ANZPT Adelaide: Save a few chips for a rainy day
The gardens and parkland that surround the Adelaide CBD belie the fact that South Australia's largest city sits on the fringe of the great Australian outback. You don't have to travel too far north of Adelaide before farmland starts to give way to scrubby pasture and desert that stretches thousands of kilometres to the nation's northern fringes.
But that arid wasteland is occasionally brought to life by torrential weather systems that drift across the outback from the tropics, and nowhere is this better evidenced than at Lake Eyre, Australia's largest lake and the lowest point of the continent at 15m below sea level.
Located about 700 kilometres north of Adelaide, Lake Eyre is mostly a vast expanse of saltpans with the occasional puddle remaining from past inundations. But if enough monsoonal rain falls to the north of Lake Eyre, it takes on the appearance of a vast inland sea.
The lake was last filled to near capacity in 1974, with the highest water depth reaching six metres and as recently as 2009, the lake was filled to almost 15 per cent capacity. But almost as quickly as the water arrives, it begins to seep away and evaporate, much to the chagrin of one of Australia's most eccentric sporting organisations, the Lake Eyre Yacht Club.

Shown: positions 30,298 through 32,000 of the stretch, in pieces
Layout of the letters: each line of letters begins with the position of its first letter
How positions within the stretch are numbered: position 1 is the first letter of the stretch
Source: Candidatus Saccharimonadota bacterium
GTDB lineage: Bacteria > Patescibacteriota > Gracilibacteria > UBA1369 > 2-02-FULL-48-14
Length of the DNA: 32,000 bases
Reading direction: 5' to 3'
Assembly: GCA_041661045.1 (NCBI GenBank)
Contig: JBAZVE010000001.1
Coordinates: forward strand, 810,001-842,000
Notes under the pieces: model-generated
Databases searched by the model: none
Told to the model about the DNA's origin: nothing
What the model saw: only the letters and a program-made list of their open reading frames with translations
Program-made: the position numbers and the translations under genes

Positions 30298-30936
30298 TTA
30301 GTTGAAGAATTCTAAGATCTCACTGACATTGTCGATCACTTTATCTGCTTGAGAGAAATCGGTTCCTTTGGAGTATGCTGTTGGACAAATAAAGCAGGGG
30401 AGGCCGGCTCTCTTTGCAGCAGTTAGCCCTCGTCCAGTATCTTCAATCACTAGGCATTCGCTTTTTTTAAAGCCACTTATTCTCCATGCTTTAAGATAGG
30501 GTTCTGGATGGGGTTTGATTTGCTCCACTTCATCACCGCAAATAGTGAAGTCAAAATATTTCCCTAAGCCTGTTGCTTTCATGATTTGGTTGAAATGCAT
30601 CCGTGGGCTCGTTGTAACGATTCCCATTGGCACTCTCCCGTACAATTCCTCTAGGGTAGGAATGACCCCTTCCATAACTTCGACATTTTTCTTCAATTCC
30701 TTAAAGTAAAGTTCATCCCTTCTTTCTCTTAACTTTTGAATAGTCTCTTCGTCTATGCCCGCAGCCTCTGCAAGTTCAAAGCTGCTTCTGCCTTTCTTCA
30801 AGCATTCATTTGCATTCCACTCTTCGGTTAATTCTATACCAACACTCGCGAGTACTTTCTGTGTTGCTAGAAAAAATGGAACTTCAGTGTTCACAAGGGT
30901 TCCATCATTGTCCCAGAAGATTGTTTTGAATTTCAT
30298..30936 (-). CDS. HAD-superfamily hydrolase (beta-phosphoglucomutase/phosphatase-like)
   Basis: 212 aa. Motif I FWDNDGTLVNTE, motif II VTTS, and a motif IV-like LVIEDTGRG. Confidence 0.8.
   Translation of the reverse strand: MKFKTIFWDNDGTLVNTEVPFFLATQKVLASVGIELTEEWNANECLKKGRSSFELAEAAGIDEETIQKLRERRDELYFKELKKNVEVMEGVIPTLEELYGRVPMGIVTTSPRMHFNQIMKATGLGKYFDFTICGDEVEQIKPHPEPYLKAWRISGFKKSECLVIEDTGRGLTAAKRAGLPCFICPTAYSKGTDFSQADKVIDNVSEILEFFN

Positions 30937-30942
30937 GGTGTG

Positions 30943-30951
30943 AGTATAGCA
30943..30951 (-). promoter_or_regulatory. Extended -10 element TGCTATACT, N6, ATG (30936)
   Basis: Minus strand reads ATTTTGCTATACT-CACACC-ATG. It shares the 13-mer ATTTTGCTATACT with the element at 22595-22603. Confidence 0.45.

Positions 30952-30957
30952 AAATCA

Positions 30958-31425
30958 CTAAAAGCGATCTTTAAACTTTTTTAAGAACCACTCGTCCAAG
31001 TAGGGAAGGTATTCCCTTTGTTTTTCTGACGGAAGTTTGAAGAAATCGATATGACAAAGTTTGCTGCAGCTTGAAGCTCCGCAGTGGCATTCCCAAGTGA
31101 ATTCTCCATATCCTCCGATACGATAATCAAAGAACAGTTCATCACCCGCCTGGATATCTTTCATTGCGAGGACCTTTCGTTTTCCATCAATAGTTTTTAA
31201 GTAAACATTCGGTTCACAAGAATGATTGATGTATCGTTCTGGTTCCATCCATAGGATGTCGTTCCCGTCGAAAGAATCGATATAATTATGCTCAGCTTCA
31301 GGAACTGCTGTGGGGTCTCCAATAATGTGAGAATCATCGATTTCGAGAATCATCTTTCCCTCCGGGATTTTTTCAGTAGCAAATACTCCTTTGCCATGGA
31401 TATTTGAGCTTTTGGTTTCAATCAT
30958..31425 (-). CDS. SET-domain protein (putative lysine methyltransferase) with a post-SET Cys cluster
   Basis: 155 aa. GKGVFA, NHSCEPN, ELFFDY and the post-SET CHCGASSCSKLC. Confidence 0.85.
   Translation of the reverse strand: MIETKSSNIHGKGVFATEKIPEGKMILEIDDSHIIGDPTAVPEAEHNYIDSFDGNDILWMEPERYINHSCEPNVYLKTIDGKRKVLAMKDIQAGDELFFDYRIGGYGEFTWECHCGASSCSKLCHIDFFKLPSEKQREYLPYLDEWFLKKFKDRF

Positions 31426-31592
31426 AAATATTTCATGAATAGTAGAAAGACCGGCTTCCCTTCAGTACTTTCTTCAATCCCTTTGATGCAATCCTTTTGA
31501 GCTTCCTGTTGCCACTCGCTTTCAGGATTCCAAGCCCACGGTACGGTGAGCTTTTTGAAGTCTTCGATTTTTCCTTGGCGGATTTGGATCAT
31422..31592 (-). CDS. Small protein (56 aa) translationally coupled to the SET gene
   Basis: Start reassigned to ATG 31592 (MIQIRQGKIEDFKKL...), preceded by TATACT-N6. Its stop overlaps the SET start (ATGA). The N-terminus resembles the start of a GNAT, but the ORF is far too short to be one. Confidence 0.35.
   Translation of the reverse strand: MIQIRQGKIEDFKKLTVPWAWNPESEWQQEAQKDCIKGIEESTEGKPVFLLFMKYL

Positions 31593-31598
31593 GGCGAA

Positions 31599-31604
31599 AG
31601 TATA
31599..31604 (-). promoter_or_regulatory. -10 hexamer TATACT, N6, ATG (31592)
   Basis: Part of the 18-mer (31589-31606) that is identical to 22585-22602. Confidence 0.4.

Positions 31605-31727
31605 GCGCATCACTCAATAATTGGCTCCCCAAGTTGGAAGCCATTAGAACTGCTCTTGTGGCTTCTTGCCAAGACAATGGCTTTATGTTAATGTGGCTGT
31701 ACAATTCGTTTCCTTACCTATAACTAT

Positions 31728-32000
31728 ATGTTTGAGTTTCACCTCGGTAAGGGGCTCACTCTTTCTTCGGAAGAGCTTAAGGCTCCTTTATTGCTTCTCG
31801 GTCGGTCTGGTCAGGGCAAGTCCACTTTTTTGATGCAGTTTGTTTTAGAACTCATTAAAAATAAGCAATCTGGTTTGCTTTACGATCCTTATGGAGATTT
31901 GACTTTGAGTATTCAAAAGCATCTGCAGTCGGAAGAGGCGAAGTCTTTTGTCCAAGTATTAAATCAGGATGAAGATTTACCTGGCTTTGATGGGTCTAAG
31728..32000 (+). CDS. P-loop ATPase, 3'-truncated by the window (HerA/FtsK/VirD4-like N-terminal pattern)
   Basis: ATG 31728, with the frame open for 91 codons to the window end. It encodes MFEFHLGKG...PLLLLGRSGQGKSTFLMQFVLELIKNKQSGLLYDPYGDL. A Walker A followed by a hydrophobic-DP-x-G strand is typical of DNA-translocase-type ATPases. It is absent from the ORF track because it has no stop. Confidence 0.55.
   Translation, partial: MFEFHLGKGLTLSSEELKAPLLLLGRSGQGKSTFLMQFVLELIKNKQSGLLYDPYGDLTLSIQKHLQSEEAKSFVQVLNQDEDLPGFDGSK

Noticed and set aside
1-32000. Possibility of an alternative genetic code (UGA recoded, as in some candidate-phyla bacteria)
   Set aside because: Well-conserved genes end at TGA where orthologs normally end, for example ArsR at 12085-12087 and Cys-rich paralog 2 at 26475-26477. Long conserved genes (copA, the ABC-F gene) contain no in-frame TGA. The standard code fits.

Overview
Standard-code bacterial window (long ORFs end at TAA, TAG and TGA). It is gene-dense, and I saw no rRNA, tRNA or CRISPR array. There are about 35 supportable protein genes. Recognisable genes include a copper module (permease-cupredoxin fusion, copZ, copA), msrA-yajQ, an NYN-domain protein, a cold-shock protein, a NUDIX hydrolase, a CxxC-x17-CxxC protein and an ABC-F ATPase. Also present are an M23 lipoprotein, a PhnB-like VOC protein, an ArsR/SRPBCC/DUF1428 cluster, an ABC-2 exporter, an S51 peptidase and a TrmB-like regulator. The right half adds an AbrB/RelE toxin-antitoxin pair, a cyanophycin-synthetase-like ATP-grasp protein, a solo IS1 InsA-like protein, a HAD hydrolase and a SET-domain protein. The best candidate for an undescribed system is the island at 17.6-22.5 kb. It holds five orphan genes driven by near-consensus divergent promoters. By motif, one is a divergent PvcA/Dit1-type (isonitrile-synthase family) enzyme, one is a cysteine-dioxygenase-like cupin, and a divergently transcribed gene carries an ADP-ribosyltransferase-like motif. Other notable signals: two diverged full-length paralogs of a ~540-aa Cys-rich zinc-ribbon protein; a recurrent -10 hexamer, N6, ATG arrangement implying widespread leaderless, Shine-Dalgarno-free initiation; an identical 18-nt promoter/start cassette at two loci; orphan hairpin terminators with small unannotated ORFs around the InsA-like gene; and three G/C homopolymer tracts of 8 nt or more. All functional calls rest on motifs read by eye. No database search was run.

In contrast, the flat and firm saltpans have regularly hosted lad speed record attempts, the most famous of which occurred in the 1960s when Sir Donald Campbell rocketed Bluebird-Proteus CN7 to a speed of more than 400mph.
Pulse rates will also be high in Adelaide's Casino Poker Zone today as a new generation of thrill seekers chase glory in the PokerStars.net ANZPT Adelaide Main Event. A total of 122 players will be back today from 12.30pm to chase one of 27 spots in the money and the ultimate prize: $165,900 and the first ANZPT title for 2010.